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The second episode of Night City Wire, CD Projekt’s livestream dedicated to sharing information about their upcoming first-person RPG Cyberpunk 2077, is now up on YouTube as a VOD.
This new episode starts with a preview of character origins and their long-term impact. It then tells us a bit about the game’s soundtrack and how Refused, a Swedish punk band, transformed into their cyberpunk alter-ago – SAMURAI. And finally, we get a detailed look at the game’s weapon types and how they deal with cover.
Check it out:
Then, you may want to follow that up with this VG247 interview with CD Projekt’s senior gameplay designer Pawel Kapala that shares some extra details about the game’s arsenal. An excerpt:
VG247: How do you balance that, because you said about recoil, right? And when I think of shooting in an RPG, and the RPG levelling making recoil better, the first thing I think of is the first Mass Effect game, where you start out and your reticule is this big, and then as you level up, it gets smaller and smaller to represent your accuracy. But that also led to the frustration where you’d be pointed straight at someone, pulling the trigger, and bullets would be going off and missing.
Kapala: Yes, absolutely. That was the biggest problem I feel like we needed to solve. So, basically, to merge those two systems like you noticed, if you start on the heavier side of the RPG, I would say. If your spread is too big, like if it envelops one fourth of your screen, it makes it impossible to hit anything. And that brings that frustration to the player. We really don’t want to create that feeling. However, you also need to have that sizable portion of all the variables to be tweakable, and to be progressive.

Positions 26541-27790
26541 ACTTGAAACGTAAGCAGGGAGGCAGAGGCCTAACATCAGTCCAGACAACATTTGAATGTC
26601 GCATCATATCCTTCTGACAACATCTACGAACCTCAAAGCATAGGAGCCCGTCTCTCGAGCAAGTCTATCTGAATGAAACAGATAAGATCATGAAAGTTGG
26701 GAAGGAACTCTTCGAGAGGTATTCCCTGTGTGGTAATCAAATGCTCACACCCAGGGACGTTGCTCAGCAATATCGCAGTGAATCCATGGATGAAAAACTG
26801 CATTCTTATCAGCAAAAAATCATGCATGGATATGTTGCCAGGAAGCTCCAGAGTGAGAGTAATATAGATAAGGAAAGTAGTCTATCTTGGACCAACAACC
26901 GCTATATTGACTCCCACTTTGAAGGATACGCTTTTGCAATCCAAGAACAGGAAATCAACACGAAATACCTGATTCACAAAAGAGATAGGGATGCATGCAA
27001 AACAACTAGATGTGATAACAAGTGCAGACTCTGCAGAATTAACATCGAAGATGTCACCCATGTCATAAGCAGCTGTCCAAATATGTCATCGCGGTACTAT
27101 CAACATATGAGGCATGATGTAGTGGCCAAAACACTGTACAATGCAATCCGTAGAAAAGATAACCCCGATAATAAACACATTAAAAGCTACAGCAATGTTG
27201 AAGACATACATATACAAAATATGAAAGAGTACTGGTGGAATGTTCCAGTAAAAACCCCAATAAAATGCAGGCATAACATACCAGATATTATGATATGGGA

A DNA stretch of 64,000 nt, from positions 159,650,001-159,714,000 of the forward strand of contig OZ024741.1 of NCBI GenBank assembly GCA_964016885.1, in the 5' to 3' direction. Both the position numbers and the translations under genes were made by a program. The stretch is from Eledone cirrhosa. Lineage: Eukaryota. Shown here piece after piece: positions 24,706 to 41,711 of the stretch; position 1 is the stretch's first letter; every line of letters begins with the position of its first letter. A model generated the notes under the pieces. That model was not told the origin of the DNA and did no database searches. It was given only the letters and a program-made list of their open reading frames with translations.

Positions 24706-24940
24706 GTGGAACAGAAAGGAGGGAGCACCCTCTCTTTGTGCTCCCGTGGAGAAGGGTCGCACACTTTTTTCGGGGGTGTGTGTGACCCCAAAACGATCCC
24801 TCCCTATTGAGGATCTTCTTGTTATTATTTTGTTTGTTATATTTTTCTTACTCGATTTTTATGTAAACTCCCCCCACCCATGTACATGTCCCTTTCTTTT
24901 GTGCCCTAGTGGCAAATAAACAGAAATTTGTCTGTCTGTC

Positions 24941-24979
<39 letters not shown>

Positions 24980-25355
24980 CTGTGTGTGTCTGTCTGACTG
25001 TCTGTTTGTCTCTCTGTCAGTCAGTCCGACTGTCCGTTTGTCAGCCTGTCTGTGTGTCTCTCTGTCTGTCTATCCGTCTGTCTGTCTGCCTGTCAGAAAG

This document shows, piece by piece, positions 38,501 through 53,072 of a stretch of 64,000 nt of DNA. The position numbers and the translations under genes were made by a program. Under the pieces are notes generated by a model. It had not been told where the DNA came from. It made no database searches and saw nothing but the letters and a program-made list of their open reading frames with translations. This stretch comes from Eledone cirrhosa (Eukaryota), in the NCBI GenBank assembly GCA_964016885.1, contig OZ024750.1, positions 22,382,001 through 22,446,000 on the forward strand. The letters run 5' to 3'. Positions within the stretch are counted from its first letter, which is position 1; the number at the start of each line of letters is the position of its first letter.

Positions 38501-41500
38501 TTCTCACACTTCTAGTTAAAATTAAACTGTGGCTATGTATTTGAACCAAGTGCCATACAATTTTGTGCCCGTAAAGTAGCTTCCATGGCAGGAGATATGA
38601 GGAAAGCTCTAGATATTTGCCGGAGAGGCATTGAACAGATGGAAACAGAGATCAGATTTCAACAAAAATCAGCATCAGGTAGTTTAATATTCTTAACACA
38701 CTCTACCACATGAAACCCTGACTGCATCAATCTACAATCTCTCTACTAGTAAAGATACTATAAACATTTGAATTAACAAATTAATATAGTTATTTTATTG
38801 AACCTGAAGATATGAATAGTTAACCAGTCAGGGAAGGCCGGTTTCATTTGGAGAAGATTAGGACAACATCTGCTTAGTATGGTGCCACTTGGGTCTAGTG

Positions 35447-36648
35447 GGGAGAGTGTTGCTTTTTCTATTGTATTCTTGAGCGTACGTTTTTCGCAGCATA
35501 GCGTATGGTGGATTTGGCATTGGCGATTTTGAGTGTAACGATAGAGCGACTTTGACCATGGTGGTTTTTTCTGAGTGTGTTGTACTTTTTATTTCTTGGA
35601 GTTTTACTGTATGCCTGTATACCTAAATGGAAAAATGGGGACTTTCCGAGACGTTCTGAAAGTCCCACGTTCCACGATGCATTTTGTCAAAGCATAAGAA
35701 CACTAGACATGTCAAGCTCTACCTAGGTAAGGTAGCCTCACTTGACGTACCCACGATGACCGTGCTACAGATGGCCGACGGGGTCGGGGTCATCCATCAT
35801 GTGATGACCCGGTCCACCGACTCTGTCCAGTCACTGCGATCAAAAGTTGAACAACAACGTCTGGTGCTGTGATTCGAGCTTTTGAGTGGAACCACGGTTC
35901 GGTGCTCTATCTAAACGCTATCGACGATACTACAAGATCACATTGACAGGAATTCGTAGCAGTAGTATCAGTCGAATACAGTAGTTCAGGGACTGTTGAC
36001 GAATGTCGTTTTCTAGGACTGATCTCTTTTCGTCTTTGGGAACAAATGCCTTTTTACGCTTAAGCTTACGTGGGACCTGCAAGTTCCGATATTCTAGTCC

So, in general you have two types of variables on the weapon side. You have variables that are controllable by the player, or semi-controllable by the player, like, for example, the recoil. Recoil can be smaller or larger, so this would be the movement of the camera as you’re firing. Something like CS:GO has big recoil, right? But proficient players can still control it. However, spread is the size of the crosshair as you’re firing the gun, and that’s something that’s completely random. You cannot foresee where the bullet will go next, because it’s just a huge chunk of your screen. And what we learned during our development process is that we much prefer scaling recoil, so something that the player can control still, even at the beginning of the game, than scaling spread. So, spread will still be scalable, but it’s not infuriating at the beginning. And it scales a little bit less than recoil, which you can still control as the player. And that alleviated a lot of that frustration, at least for us. And I think that players will experience a similar thing, that basically, you can learn the guns.
And if you’d like to catch up, you can find the first episode of Night City Wire over here.